Space of the Week: A Firehouse, Revisited

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This handsome four-story firehouse, erected for Fire Patrol No. 3 in 1895, was one of three private firehouses that went up for auction in the late 2000s. Bernstein Real Estate bought this one (at 240 W. 30th St.), Anderson Cooper bought one in the Village, and the third firehouse that went on the market is in Harlem. The original details of the building’s Flemish-style façade are still intact and speak to a lost New York. Photo: Wendy Goodman

“The building had to be completely gutted,” Ripley explains. Here’s a photo of the second floor before de Cárdenas got to work. A New York Times story about the firehouse from 1895 reported: “[O]n the second floor are Capt. Vaughan’s private office and the sleeping quarters for the men, each of whom has a separate brass bedstead and a clothes closet. From this floor five sliding poles reach the floor below. A unique contrivance is a short sliding pole near the driver’s bed, which lands him on the seat of the wagon.” Photo: Courtesy of Black Ocean

“I wanted “Tom Ford meets high tech’ in a modern, industrial way, while still respecting the historic integrity of the building,” Ripley says of his design aesthetic. De Cárdenas installed dramatic zigzag fluorescent lighting that runs the length of each floor’s ceiling. His design program throughout the building includes conference rooms, communal open offices, private offices, and a lounge. Photo: Wendy Goodman

The lounge area at the rear of the main floor has carpeted built-in seating and stored wooden boxes that can be pulled out and used as flexible work surfaces. Photo: Wendy Goodman

The table and benches, designed by de Cárdenas, in the lounge are made from original floorboards from the firehouse. The doors lead out to the courtyard and back building. “There was not much left of the original space,” de Cárdenas says, “so this is one way we were able to recycle elements of the past within our design language.” Photo: Wendy Goodman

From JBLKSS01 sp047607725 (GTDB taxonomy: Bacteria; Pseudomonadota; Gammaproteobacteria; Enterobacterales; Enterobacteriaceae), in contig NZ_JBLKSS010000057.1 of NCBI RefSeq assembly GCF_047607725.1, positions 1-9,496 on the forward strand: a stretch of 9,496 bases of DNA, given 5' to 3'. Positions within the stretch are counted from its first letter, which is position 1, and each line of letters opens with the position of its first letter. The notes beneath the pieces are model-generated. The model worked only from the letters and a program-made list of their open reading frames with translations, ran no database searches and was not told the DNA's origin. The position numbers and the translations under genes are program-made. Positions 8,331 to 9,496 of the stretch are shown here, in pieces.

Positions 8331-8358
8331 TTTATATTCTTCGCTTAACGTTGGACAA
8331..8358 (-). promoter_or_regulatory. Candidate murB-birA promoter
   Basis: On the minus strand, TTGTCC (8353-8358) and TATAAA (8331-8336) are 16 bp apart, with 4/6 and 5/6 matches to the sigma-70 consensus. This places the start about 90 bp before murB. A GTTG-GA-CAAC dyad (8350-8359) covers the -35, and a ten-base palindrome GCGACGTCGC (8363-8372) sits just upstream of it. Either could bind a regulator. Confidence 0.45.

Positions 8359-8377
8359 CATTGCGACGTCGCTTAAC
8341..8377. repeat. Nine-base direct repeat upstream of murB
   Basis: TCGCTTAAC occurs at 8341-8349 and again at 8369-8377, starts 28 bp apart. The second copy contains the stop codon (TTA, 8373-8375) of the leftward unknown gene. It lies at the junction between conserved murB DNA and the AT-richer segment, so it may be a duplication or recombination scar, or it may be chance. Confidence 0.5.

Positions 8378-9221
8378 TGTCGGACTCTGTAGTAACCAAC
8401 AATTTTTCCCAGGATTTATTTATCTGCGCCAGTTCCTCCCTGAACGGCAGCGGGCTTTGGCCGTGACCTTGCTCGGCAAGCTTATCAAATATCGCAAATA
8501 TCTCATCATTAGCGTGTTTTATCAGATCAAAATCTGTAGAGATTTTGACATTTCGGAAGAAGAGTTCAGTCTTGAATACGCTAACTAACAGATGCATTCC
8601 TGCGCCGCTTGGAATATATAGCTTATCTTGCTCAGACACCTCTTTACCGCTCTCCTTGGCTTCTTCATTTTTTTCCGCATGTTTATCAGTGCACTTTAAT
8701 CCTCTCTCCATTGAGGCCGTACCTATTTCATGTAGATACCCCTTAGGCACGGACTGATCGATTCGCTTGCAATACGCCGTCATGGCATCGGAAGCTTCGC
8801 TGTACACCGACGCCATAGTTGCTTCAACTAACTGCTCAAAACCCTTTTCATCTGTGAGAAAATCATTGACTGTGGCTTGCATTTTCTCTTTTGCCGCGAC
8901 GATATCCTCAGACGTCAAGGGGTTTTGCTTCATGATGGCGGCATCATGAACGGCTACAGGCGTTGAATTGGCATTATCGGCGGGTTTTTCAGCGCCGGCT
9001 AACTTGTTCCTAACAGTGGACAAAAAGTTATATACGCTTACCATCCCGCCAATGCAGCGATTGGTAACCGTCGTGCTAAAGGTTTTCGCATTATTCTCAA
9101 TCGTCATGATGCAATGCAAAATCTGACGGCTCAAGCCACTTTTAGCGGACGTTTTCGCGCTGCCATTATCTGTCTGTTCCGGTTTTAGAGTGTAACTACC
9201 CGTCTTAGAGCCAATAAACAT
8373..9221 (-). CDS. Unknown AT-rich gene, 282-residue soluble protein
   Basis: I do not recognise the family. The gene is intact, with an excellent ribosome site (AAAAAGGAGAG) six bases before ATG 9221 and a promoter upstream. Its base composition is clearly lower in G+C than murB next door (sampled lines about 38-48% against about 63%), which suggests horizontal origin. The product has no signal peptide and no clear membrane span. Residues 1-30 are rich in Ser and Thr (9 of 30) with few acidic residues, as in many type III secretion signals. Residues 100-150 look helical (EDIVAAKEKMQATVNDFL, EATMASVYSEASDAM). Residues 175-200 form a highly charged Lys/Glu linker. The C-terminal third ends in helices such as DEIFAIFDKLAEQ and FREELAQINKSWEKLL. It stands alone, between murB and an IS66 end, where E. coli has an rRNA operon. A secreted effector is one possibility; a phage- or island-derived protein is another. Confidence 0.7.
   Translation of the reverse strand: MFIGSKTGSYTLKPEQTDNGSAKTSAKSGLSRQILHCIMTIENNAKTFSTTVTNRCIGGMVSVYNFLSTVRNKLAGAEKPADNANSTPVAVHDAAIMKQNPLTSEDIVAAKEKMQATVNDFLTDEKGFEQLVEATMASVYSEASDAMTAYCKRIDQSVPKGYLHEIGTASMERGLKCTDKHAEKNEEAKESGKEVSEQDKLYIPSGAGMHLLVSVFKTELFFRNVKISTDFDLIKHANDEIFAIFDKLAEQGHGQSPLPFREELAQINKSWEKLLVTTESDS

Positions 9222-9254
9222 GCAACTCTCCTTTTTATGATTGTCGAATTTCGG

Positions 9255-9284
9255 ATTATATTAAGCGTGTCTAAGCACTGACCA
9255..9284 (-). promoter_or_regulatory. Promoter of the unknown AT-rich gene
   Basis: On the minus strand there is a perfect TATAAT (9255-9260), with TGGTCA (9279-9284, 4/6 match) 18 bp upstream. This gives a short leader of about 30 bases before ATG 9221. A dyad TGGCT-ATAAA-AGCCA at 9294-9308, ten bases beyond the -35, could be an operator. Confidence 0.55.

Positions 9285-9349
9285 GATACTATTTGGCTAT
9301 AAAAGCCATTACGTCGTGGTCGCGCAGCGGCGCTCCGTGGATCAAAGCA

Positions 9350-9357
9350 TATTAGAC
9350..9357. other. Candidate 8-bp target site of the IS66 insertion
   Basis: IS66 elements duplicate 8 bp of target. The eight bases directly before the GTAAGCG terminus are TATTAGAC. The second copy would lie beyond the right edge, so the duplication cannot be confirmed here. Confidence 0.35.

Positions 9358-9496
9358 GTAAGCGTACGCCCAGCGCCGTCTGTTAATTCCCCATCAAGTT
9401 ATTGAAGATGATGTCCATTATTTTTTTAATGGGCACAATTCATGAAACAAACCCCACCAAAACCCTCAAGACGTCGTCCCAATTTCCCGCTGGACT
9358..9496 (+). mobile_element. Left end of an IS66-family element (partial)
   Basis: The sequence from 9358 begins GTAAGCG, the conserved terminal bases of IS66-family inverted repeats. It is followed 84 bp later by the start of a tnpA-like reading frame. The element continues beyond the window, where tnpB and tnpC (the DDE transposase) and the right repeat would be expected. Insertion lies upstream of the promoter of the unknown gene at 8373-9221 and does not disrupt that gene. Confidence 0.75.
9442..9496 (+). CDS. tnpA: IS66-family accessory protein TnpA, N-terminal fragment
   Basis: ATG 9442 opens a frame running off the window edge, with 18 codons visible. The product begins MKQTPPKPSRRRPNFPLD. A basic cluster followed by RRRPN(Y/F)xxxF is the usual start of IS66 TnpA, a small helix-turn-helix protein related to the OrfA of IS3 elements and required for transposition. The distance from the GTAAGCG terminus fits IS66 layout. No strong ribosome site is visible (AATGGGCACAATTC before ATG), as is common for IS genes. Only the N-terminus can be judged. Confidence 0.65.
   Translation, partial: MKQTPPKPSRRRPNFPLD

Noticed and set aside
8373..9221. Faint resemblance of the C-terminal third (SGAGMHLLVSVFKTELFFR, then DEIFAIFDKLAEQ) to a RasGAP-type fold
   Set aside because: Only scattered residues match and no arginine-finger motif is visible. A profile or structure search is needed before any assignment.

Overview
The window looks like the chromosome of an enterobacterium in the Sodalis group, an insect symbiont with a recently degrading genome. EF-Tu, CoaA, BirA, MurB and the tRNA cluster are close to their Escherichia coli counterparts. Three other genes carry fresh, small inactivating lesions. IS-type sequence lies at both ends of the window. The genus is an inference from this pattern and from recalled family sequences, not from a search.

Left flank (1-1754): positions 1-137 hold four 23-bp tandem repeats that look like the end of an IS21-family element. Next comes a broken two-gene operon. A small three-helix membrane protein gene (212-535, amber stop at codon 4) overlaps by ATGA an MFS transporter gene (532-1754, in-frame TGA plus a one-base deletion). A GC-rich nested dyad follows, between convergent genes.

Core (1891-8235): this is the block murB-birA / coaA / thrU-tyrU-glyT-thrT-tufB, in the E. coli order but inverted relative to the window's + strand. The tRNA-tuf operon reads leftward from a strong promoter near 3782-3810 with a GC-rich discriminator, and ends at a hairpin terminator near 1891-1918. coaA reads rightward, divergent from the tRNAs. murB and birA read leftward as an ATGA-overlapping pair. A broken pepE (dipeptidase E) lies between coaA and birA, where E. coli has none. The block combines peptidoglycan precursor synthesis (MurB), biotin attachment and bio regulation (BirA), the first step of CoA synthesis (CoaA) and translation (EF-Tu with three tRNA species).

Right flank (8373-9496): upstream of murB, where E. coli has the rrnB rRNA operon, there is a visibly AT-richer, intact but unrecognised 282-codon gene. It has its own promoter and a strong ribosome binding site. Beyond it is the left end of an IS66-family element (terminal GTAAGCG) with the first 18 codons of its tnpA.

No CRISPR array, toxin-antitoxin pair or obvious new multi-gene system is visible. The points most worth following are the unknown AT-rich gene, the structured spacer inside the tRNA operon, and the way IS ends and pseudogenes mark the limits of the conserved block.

This little two-story back building, originally built for the horses’ feed rooms and a hayloft, calls up memories of the building’s past. De Cárdenas installed new windows and put down gravel and an ipe-wood deck in the courtyard. The room with the garage door is equipped with banquet seating. That same 1895 Times story reported: “Here are two large box stalls with a thick flooring of Irish peat, where the horses in turn are allowed a chance to recover from hard runs.” Note the iron ring set into the bricks on the left, which must have been used to secure those tired horses. Photo: Wendy Goodman

A fireman would know what this piece of equipment was used for. According to the Times piece: “On the first floor are accommodations for five horses and two patrol wagons, with improved apparatus, for quickly reaching fires.” Could this be an “improved apparatus”? Photo: Wendy Goodman

De Cárdenas designed the conference room on the fourth floor with steel and glass doors and a transom repeating the chevron motif he used throughout the building. “The chevron design is a simple interpretation of the Black Ocean logo in a graphic, patterned format,” de Cárdenas says. He designed the wood paneling and the new parquet floors that continue the chevron motif. Photo: Wendy Goodman

Here’s the fourth floor with the beautiful north-facing window, photographed during the renovations. This floor was originally used for a repair shop and as storage for the fire company. Photo: Courtesy of Black Ocean

This end of the fourth floor is now used for Ripley and Sardarov’s office. The original window is offset by an Achille Castiglioni light fixture. Photo: Wendy Goodman

The view from the loft space created by de Cárdenas in Ripley and Sardarov’s office. Photo: Wendy Goodman

What would a converted firehouse be without a pole? This one, in the corner of Ripley and Sardarov’s office, allows for a quick trip down to the desks from the loft. The pole came from another New York City firehouse and keeps the spirit of urgency alive”albeit in a whole new way. Photo: Wendy Goodman

Space of the Week: A Firehouse, Revisited